It's National Minimum Wage time– Understand your responsibility

6 years ago

Neilson WattsPost by Neilson Watts, Associate Product Manager for Sage One & resident Payroll guru!

As we move into autumn, with its dark nights and the need to wrap up warm, you might be thinking “what should I do with my time”?  Well, if you’ve got a quick 5 or 10 minutes, it’s worthwhile reading about National Minimum Wage and how it impacts your business… it might just save you some stress and worry!


Each year on the 1st October, the National Minimum Wage (NMW) rates change and this is just around the corner. You need to make sure you are prepared!

National Minimum Wage – did you know?

If you employ someone between the ages of 16 and 20 regardless of the size of your business, whether the employee is full or part time, paid weekly or monthly then it’s likely they are entitled to be paid at least the National Minimum Wage (NMW) and as an employer it’s your responsibility to pay it.

So what happens if you get it wrong?

Any employers not complying with NMW and mistakenly underpaying their employees could be subject to penalties or fines ranging between £100 and £5000 and, in the most serious cases, unlimited fines, so it’s really important that you get it right.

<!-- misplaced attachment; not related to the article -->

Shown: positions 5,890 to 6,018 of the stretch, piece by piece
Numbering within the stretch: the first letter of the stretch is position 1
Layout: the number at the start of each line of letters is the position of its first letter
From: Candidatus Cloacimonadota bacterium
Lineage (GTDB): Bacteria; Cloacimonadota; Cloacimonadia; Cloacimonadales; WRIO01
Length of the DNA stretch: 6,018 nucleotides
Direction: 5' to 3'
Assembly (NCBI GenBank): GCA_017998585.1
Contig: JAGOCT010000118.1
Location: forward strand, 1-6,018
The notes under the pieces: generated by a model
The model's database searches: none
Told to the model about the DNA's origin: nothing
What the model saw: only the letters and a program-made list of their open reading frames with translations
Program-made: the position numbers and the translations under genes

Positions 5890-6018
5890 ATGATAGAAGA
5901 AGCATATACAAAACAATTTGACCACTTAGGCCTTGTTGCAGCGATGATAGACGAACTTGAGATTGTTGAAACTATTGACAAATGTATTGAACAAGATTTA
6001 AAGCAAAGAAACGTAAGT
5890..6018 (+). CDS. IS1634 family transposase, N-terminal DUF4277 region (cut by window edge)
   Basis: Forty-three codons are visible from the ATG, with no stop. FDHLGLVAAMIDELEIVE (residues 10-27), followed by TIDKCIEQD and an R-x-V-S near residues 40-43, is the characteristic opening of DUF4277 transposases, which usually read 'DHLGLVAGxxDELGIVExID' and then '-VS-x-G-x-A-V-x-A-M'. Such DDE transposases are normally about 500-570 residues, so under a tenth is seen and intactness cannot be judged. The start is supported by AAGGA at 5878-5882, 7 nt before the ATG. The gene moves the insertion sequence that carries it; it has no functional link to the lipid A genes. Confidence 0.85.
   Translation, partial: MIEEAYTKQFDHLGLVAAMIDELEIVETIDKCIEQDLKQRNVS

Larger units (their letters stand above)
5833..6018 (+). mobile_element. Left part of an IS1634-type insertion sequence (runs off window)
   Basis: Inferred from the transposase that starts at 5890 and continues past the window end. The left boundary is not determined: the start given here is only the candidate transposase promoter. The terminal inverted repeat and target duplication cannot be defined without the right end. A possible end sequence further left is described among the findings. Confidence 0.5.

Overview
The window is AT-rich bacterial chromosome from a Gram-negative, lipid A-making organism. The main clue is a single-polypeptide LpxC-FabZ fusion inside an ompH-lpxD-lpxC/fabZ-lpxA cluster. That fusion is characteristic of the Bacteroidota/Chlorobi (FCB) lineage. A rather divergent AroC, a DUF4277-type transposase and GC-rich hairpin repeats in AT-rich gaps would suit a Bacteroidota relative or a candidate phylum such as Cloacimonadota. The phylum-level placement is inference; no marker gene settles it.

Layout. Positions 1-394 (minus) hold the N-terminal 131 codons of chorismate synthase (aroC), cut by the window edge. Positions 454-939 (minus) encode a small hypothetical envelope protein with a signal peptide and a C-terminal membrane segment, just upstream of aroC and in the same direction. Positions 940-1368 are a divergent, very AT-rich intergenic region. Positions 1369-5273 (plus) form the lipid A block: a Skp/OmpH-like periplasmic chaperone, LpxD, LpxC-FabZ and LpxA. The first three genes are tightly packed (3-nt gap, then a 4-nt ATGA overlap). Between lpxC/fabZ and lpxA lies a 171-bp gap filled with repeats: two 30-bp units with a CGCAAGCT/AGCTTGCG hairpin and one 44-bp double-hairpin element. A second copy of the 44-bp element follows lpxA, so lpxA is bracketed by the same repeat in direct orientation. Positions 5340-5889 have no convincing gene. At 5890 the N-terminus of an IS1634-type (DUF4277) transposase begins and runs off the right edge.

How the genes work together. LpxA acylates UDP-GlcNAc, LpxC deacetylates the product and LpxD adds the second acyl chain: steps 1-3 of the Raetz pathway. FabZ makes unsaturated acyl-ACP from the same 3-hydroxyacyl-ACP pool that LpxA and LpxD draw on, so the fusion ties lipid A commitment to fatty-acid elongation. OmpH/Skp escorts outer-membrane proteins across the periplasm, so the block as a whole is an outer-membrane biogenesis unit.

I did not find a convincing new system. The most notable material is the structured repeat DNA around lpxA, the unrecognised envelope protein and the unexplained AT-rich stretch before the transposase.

What are the NMW rates from 1st October 2012?

Workers age Rate from 1st October 2012 Rate from 1st October 2011
21 and over £6.19 £6.08
18 to 20 £4.98 £4.98
16 and 17 £3.68 £3.68
The apprentice rate* £2.65 £2.60

*Note: For apprentices under 19 or 19 or over and in the first year of their apprenticeship.  Once an apprentice is aged 19 and in at least the second year of their apprenticeship, they are entitled to the relevant national minimum wage rate.

So what happens if I have a pay period that overlaps 1st October 2012?

If you have a pay period that overlaps the 1st October then you should use the 1st October 2011 rates, then next pay period will then start to use the new 1st October 2012 rates.

What if my employee has signed a contract which is less than the NMW?

Your employee is entitled to NMW regardless of any contract even if they have signed it under their own free will.  The contact would have no legal standing and the employee should still be paid the proper NMW rate.

Where can I find out more information about National Minimum Wage?

You can find out more about the NMW legislation by visiting the Business Link website,


If you’re looking for a simple way to manage your payroll you may wish to check out Neilson’s earlier blog post or sign up for a free trial.